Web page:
Trade-In Tips: What You Should Know Before Trading In Your Car

Here’s how trading in your car can be a good deal.

Steven Lang | 
Aug 17, 2020 | 6 min read

Capital One

Originally published on March 19, 2019

Your car’s transmission is jerky, the engine drinks oil and spews smoke, and the body’s held together with duct tape and crossed fingers. Some cars are worth more dead than alive.

Trading it in at a dealership might be your best bet. It’s also easier, less time-consuming, and can even be less stressful than selling it to someone you’ve never met.

Don’t be ashamed if you hate the idea of meeting strangers and dealing with the onslaught of car questions and fake smiles that comes with selling privately. Selling anything is tough. Sometimes, it’s not even a good option.

There’s nothing wrong with taking a car that’s as rough as a worn out mop, tossing the keys and walking away forever.

If you need a new car and you’re upside down on your loan, stuck in a pricey lease or afraid that the rolling rust heap on your driveway is going to make the next owner unhappy, trading it in to a dealership could very well make sense for you.

Before you do, follow these basic steps to make it as nice as possible so you get the best price:

How to Maximize Your Car’s Trade-In Value

Follow the 10% rule

It doesn’t make sense to spend $500 in new tires if your car is worth $2,000. But two tires may be a healthy investment on a car that has a $2,500 average value. As a car dealer and remarketing manager over the past twenty years, I have found that most vehicles are worth keeping “as/is” once their repairs and maintenance go at or above the 10% line.

Make sure it’s a rolling cream puff

Nothing—nothing!—is worth more to a smart buyer than a handful of records that prove your car was maintained exactly on schedule. You can easily get a 5% to 15% premium on your car’s value just by gathering the records that will show the next owner how well you invested in your cherished chariot. The cost? No more than an email address to send the information and a few phone calls. As for effort, guess what? You don’t even have to get off your couch!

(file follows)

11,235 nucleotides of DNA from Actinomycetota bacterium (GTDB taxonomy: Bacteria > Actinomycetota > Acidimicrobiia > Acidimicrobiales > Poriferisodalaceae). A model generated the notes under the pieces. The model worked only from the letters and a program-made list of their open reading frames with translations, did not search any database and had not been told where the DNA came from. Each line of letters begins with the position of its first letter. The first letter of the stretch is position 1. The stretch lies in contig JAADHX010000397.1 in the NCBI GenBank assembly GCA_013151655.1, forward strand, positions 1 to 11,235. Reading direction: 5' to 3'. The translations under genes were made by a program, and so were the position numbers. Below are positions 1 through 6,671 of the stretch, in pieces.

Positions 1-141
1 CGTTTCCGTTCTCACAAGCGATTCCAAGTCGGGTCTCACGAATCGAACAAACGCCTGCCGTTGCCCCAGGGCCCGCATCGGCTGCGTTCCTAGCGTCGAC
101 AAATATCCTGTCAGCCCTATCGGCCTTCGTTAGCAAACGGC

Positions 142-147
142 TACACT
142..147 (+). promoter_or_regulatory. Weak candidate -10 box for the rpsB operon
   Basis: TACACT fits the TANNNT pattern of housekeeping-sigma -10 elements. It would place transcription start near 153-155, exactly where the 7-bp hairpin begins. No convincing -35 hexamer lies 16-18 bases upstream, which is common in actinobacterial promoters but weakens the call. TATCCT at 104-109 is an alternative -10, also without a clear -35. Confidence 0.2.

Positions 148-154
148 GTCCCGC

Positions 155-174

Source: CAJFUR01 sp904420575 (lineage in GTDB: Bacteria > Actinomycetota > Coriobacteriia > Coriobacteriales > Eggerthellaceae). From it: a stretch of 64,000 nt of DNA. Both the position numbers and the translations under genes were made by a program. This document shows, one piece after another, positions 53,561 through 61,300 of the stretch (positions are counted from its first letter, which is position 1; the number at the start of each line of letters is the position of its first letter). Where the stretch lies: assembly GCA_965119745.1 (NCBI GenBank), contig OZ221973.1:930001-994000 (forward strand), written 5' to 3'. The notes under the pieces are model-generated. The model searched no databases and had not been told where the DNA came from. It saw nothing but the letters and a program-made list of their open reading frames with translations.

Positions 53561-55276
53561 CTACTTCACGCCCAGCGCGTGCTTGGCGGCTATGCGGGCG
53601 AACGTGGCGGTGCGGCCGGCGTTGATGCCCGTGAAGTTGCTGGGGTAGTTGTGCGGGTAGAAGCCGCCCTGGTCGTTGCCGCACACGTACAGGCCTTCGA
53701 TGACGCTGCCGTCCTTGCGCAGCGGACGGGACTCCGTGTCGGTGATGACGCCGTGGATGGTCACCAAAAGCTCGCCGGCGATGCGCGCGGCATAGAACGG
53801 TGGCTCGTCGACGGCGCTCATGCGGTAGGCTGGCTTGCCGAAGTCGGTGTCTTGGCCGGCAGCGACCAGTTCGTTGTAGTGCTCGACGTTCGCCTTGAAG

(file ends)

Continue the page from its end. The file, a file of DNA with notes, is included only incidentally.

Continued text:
The inside matters. A lot.

Some cars have, ahem, nostalgia issues. Interior stains that may remind you of that overheated cup of coffee you had last month or your little tykes’ spaghetti-flinging fits are nothing more than rotten stains and stench to anyone else. Either pay a professional to remove those stains (which could run as high as a hundred bucks), or buy a few bottles of stain remover and do it yourself.* You could see as high as a 5% to 15% premium and, even better, no more food fight flashbacks!

*Note: You can get excellent advice from enthusiast forums for your next car’s interior upkeep by Googling the name of your model and “stain remover.”

Dress it up in its Sunday best

Take a super slow walk around your car and see whether your smile reflects on each and every body panel. Are the trees and clouds in the reflection clear, or does it look fuzzy and dull? It’s easy to make dull paint look bright. A car wash. A quick dry with a terry cloth towel and quality spray wax—or a few quick sprays of a high-gloss paint sealant. Done in an hour! Your total return? Another 5% to 10% premium, and even better, now you can see yourself!

Don’t get dinged for dents